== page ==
BLACON, England — The moment of the birth of a rare and highly-threatened Rothschild’s giraffe was recently caught on camera and soon became a talking point.
The male giraffe calf was born to a 13-year-old mom named Orla at the Chester Zoo in Cheshire, the U.K., on March 3.
The zoo’s surveillance camera footage shows mom Orla delivering her youngster in the 15th month of her pregnancy, from a height of 2 meters (6.6 feet) onto the soft straw-covered ground.
“Giraffes give birth standing up, and so their young receive quite a welcome to the world, dropping around six feet to the ground,” said Sarah Roffe, giraffe team manager at the zoo. “Although this seems like a long way, the fall breaks the umbilical cord and helps stimulate the calf’s first breath — it’s a dramatic entry, but it’s just how they do it.”
The calf took its first wobbly steps around its mom and its first suckle of milk moments after its delivery.
The not-so-little-one is already 1.8 meters (6 feet) tall and weighs 70 kilograms (154.3 pounds).
Roffe said the baby would likely reach a height of 5.5 meters (18 feet) and a weight of over 1,000 kilograms (2,204 pounds).
The new mother has taken to her duties naturally. “Orla, an experienced mother, has slipped back into the role like a natural. She’s doing everything right, and it’s lovely to see the close bond between the two of them,” said Roffe.
“This latest arrival joins a group of eight Rothschild’s giraffes at the zoo, and it’s always an exciting time for the herd when a new calf arrives.”
Two other older females, Dagmar and Tula, appear to have taken on the role of protective aunties, helping the mother watch out for her new-born.
“The other youngsters in the group love running around together, and so, as soon as the calf starts to gain confidence and venture outside, I’m sure they’ll enjoy having a new playmate around,” she said.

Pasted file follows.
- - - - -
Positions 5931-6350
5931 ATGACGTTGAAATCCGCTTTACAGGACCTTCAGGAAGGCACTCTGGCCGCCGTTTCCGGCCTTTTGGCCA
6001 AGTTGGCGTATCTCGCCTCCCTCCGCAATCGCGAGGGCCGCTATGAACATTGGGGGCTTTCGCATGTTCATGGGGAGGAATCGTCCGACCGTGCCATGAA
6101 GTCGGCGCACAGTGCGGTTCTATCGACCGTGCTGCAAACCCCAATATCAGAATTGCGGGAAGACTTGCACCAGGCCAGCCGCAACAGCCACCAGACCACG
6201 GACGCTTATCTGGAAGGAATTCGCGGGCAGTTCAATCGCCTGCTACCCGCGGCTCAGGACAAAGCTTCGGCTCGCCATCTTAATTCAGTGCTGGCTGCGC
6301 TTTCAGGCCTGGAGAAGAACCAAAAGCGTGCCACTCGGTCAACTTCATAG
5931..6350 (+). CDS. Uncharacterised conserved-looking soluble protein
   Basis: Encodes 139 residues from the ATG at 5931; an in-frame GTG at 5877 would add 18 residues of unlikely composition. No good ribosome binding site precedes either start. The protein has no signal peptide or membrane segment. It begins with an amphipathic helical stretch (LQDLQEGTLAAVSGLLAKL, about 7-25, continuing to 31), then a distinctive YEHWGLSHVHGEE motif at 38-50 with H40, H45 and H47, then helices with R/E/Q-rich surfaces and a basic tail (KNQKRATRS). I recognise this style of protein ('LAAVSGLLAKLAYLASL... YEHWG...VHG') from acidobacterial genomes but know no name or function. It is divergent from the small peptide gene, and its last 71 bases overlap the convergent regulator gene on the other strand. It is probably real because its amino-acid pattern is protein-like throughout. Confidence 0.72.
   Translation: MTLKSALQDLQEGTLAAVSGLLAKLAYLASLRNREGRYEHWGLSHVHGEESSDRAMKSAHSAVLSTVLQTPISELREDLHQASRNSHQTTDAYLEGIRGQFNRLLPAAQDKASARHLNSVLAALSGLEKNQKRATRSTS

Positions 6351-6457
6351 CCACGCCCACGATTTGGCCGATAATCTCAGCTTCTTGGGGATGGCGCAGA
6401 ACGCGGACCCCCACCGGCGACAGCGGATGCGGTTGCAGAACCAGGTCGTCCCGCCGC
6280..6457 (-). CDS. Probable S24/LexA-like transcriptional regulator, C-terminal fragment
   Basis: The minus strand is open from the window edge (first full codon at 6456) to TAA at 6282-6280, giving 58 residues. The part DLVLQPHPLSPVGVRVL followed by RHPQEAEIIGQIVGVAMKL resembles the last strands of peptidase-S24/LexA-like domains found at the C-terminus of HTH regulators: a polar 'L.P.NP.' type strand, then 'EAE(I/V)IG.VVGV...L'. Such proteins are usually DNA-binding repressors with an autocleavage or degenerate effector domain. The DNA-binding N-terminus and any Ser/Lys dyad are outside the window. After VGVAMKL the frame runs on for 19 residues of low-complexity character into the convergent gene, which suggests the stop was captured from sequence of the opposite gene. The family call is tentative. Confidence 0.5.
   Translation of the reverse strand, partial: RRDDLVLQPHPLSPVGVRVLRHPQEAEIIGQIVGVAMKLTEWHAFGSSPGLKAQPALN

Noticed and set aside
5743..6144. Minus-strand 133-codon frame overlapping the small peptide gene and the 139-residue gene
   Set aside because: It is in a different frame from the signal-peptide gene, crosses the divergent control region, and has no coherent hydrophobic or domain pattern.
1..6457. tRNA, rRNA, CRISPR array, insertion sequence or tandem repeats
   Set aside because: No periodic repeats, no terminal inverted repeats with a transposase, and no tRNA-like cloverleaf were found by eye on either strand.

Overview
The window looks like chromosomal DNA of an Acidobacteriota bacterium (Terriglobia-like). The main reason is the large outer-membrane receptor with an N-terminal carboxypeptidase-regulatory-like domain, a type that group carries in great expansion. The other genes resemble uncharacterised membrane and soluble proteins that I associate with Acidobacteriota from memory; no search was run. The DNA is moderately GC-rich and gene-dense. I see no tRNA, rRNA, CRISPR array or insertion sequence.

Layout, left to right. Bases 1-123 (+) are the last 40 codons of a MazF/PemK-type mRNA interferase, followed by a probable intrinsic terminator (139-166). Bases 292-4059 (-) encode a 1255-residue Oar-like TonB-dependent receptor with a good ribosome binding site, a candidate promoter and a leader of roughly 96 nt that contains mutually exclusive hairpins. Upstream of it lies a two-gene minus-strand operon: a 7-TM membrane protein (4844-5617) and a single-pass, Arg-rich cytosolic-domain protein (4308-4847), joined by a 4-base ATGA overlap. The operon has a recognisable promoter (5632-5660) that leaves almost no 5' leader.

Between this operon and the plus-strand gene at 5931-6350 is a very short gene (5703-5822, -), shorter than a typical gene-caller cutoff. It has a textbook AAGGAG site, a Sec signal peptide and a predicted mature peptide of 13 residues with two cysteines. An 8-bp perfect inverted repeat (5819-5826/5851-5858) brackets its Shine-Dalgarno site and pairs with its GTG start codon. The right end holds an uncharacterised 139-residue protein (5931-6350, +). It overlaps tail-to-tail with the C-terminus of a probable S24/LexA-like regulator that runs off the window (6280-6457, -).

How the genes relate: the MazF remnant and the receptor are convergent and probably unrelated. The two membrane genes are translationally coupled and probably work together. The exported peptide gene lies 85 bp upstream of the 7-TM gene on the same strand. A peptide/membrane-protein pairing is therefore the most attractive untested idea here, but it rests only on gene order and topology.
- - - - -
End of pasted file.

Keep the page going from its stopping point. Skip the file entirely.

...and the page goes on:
The Rothschild’s giraffe is ‘highly threatened,’ and its population has declined 50 percent in the past couple of decades, making it one of the world’s most endangered mammals.
As per estimates, around 1,600 of these giraffes remain across Africa. As per the International Union for the Conservation of Nature, habitat loss and poaching are the two major threats.
“For many, it comes as a shock that three of the giraffe subspecies are now listed as ‘Critically Endangered’ (Kordofan and Nubian giraffe) and ‘Endangered’ (Reticulated giraffe), while others range from ‘Vulnerable’ (Thornicroft’s and West African giraffe) to ‘Near Threatened’ (Rothschild’s giraffe),” notes a research article by Giraffe Conservation Foundation.
“Once wide-ranging across Kenya, Uganda, and Sudan, the Rothschild’s giraffe has been almost eliminated from these areas and now only survives in a few small, isolated populations,” said Mike Jordan, director of animals and plants at the zoo.
Chester Zoo has worked with the Giraffe Conservation Foundation and the Uganda Wildlife Authority to protect the Rothschild’s giraffes in the wild for a long time. In the past several years, their efforts have succeeded. The number of species in the areas they have been working in has increased.
“Encouragingly, they are starting to recover with the support of conservation programs such as those supported by the Chester Zoo. But habitat loss and an ongoing poaching crisis continue to threaten these species, where the giraffes are hunted for their tails to be used as good-luck charms,” said Jordan.
(Edited by Gaurab Dasgupta and Vaibhav Vishwanath Pawar.)